Latinx Historical Marker Project

Promoting our rich history through the establishment of Latinx-focused Michigan Historical Marker

The Latinx Historical Marker Project (LHMP) Steering Committee, members of the Latino Community Coalition, Dr. Nora Salas (Kutsche Office of Local History), and Dr. Delia Fernandez-Jones (Michigan State University), invite the community to help reclaim our history in Grand Rapids. By collaboratively applying for Historical Markers from the Michigan Historical Marker Program, we will commemorate historical places and events that helped shape Latinx Grand Rapids today. 

According to the Michigan Historical Commission that oversees this program, “Each marker reflects an important story of a place, an event or a person. It powerfully shows the importance a community places on its heritage and serves as a signpost of historical significance. A marker dedication ceremony is an event of commemoration and even celebration that introduces a lasting resource for tourism, education and community heritage.” There are over 1,800 historical markers in the state of Michigan. Only two of them mention Latinos and none focus on Latino communities in the state. The Latinx community of Grand Rapids is more than a century old and two markers are not nearly enough to commemorate our shared past.

These markers will put the power of storytelling and history into the hands of our community. Putting more of these stories on historical markers will bring much deserved recognition to significant people and places in Michigan’s Latinx history. These new historical markers will serve as a permanent physical representation of how much our Latinx ancestors contributed to the place we now call home.

The Community’s Role in the Latinx Historical Marker Project

The community has two major roles in this project:

  • Providing stories and documentation that support three sites the LHMP proposes as future markers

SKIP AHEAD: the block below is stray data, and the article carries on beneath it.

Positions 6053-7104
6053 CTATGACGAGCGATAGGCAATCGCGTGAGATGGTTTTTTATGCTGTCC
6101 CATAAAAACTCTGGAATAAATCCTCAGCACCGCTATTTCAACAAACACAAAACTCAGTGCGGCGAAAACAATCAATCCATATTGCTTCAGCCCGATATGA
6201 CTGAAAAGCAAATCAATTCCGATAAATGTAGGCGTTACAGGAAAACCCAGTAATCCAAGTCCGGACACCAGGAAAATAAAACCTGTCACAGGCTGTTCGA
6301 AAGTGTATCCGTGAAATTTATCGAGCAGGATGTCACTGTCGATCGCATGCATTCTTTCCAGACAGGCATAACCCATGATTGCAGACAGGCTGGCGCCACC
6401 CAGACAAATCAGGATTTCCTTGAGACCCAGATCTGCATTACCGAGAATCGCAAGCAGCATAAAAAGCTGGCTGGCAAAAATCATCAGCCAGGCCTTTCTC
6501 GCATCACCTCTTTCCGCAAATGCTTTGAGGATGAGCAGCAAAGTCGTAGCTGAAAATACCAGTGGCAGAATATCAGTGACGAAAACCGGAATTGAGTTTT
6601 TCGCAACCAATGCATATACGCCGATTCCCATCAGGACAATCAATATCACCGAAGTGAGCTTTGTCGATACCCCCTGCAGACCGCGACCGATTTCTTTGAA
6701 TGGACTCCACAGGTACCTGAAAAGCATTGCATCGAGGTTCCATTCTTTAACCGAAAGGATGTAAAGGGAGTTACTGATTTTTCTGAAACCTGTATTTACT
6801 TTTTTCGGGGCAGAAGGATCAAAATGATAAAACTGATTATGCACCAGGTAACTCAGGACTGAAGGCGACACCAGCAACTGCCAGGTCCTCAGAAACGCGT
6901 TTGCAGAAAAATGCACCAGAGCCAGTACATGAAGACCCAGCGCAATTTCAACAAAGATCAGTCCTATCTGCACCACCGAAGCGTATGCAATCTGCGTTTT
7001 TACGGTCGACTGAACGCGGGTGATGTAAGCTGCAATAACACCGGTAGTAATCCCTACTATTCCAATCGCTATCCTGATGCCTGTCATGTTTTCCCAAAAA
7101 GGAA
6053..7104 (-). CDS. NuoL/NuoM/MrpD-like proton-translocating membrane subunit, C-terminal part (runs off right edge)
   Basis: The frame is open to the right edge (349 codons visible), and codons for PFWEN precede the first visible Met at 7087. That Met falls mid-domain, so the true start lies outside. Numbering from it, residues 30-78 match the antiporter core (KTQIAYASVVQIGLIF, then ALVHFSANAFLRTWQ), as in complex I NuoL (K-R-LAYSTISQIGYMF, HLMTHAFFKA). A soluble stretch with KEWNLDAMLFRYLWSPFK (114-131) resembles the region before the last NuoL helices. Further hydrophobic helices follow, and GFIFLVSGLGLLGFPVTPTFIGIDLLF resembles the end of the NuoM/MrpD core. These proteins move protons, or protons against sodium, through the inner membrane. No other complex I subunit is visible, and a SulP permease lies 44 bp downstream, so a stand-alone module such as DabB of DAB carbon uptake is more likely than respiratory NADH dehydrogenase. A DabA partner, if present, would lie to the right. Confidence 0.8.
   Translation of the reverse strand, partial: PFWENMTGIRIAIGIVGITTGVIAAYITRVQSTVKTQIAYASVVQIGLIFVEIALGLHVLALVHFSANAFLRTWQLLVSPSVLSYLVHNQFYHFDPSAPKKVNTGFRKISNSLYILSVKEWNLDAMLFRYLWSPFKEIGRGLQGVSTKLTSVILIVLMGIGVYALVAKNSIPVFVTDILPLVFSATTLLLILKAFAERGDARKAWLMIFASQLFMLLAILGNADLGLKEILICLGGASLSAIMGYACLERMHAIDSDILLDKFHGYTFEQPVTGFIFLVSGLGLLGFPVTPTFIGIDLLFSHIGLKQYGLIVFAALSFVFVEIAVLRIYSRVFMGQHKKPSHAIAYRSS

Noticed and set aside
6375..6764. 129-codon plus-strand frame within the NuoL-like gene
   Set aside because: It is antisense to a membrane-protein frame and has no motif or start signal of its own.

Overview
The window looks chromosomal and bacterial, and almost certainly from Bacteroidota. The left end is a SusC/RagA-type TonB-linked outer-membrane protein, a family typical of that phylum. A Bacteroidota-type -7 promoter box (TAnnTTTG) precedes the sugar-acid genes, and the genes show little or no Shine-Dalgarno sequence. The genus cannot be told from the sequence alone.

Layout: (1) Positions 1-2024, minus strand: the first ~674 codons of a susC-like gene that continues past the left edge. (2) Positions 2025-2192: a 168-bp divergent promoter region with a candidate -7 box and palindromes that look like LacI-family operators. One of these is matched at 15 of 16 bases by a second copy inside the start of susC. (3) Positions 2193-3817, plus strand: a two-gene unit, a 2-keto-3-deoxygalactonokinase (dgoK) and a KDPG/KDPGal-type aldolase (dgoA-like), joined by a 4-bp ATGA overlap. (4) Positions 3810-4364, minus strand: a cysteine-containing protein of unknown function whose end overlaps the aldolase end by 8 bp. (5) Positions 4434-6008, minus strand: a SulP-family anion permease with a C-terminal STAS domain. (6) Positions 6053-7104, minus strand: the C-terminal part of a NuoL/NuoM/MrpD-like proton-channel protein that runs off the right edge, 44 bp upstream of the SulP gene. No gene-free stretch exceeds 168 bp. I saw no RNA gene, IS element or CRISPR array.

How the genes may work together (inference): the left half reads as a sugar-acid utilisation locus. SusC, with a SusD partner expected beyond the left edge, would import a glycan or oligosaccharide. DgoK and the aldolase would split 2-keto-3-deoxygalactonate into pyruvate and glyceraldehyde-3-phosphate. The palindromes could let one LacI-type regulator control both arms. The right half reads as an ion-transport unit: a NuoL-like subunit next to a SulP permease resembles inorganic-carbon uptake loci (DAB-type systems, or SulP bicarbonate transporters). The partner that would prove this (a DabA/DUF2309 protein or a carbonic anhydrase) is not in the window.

• Proposing other sites that are not yet included 
    • To comply with the Michigan History Commission guidelines for markers, the sites must be at least 50 years old to qualify. For example, if there is a site that was important in 1972, this site qualifies for a marker. We would have to wait until 2027 for a site or event that began in 1977.

Sites the LHMP Proposes

  1. St. Joseph the Worker- Since the mid-1960s, Latinos from all over Latin America have come to worship at St. Joseph the Worker or San Jose Obrero. The parish played and continues to play an important role in providing Latinos a safe, welcoming space to worship and retain their traditional Latino Catholic devotions.
  2. Roberto Clemente Park- As early as the 1940s, Rumsey Park, now known as Roberto Clemente Park, served as a meeting place for Mexicans and Puerto Ricans to play baseball together. In the years since, it has been home to Latino baseball and soccer leagues and still serves as a gathering place for Latinos in the Grandville Avenue neighborhood.
  3. 929 Grandville Avenue – This house served as the Latin American Council as early as the 1970s. The Latin American Council was the first pan-Latino grassroots community organization that provided services to residents in the Grandville Avenue neighborhood. While many of their clientele were Latino, others were Black and white. Community members could go to the Latin American Council for help with translation services, unemployment, and locating basic necessities like food and clothing. It also served as a cultural hub where Latinos of all ages could celebrate their heritages.

Your Contribution

Do you have any memories or documents or photos about these places from before 1972? This might include photos from various events at these places. It could also be a program from St. Joseph’s or a lineup from a baseball game or a copy of a newspaper the Latin American Council used to publish. 

Do you have any other sites in mind that are not listed above that we should look into? 

Click below to share your resources and ideas!